The rep was nice, and pointed out how my saddle has a slight rock and that the weight bearing is much more focused in it (due to the age and style) than a newer one would be. Um ... okay. She told me she could maybe work on it some, but that it wouldn't change it much. Okay ... Then she asked if we could ride in it, and then try some other saddles to see if they made a difference in me or the horse. That sounded reasonable ....

Guinness was a complete terror the whole time. He refused to stand still, screaming repeatedly for the mares in his pasture. Every touch to his sides or legs resulted in kicking, as did every fly that flew near him. His dancing and constant pooping only stopped long enough for him to pee in the crossties (something he'd only done twice prior to this!). I was mortified. My normally dependable, mannered gelding was acting like a boss mare in heat. His behavior has been on a downward spiral since being turned out in this group of mares, but this was intolerable. The bad behavior continued under saddle where he called repeatedly and bucked HARD for the first 15 min. I don't think I could have held things together if there weren't other people there.

One and half hours later (in 90 degree heat!) Guinness and I were dripping in sweat. We had tried five saddles, and I hadn't felt a difference in any of them but one, and that difference hadn't been terribly noticeable. The seats were certainly more comfortable for me (but so is sitting on a slab of concrete!). Guinness had finally worked through his issues and was traveling nicely, and focused on me again. I wasn't feeling like murdering him so much, but also wasn't enjoying being sold to by the rep.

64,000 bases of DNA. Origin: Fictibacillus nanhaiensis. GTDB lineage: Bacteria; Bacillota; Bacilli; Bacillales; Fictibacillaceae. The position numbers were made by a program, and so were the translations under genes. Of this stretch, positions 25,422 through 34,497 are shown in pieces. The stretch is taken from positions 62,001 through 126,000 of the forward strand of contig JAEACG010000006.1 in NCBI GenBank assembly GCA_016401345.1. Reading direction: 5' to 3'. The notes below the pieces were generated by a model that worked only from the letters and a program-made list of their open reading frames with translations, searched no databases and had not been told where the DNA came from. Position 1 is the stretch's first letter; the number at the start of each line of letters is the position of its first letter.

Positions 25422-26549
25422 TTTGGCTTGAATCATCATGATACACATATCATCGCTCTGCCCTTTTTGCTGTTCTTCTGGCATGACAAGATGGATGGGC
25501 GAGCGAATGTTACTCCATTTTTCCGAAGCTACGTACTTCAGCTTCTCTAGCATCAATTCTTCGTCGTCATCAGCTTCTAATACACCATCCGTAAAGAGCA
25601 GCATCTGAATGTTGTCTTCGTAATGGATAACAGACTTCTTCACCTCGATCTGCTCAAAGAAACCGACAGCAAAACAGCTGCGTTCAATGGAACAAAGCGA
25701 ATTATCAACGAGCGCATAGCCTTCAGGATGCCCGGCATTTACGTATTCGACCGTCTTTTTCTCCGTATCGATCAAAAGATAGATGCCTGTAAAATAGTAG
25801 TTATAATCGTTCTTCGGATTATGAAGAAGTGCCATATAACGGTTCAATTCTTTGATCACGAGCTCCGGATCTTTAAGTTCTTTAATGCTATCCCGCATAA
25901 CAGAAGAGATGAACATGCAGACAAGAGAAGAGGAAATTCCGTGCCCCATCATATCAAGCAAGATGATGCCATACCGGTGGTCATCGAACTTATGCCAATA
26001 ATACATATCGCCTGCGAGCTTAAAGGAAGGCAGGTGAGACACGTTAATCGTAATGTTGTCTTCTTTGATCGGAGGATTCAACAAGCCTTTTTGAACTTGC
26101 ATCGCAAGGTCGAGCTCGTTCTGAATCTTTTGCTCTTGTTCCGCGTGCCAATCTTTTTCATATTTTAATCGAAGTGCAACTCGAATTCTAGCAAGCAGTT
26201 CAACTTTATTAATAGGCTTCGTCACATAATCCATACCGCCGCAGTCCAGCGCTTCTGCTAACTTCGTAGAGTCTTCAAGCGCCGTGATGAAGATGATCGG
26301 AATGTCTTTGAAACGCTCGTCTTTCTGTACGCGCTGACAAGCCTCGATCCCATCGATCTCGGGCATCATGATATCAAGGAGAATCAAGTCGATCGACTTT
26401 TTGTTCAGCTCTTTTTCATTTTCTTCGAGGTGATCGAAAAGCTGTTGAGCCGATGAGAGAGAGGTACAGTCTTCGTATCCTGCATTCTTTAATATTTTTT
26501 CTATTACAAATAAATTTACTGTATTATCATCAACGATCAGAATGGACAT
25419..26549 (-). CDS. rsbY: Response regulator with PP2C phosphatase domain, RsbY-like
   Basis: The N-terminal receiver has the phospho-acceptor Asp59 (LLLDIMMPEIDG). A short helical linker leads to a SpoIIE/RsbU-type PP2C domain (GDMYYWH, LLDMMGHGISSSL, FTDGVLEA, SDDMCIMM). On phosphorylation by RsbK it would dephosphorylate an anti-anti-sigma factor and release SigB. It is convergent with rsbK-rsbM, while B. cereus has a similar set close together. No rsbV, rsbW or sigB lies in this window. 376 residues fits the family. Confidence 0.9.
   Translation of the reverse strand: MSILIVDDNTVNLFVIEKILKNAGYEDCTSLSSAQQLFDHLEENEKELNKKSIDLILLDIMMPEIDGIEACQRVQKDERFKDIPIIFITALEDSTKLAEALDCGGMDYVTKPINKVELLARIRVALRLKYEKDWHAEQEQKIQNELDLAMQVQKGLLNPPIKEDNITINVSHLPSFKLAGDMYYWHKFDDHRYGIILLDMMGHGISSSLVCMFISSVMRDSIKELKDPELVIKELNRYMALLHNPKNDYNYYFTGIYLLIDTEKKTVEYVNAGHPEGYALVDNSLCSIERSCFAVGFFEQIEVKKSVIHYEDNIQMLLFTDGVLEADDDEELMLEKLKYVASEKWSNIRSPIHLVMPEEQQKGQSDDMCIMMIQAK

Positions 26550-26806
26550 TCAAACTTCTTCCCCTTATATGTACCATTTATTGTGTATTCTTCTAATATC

I asked the rep again what we could do for my saddle. She told me that the saddle as currently configured and padded isn't doing any harm to my horse. "He moves more freely with the other ones, but this one isn't causing any pain or rubs. It does rock slightly, but that is the style of the saddle, and you have it padded securely." That was enough for me. Thanks!

The price of the saddle she wanted me to buy? $4,500.00.

As the rep packed up, I patted Guinness on the neck.

"That saddle costs more than you did, dear."

He was too tired to respond.

Saddle, shimmed up with a different shim. That one was much too large. Guinness, staring at his field full of ladies ... 

Tuesday, May 8, 2012

New Field, Saddle Fit, Equipment and More!

A friend sent me this photo she captioned "Pig Heaven?" I can't think of anything better!
A few updates, I'll go into greater detail on most of these later.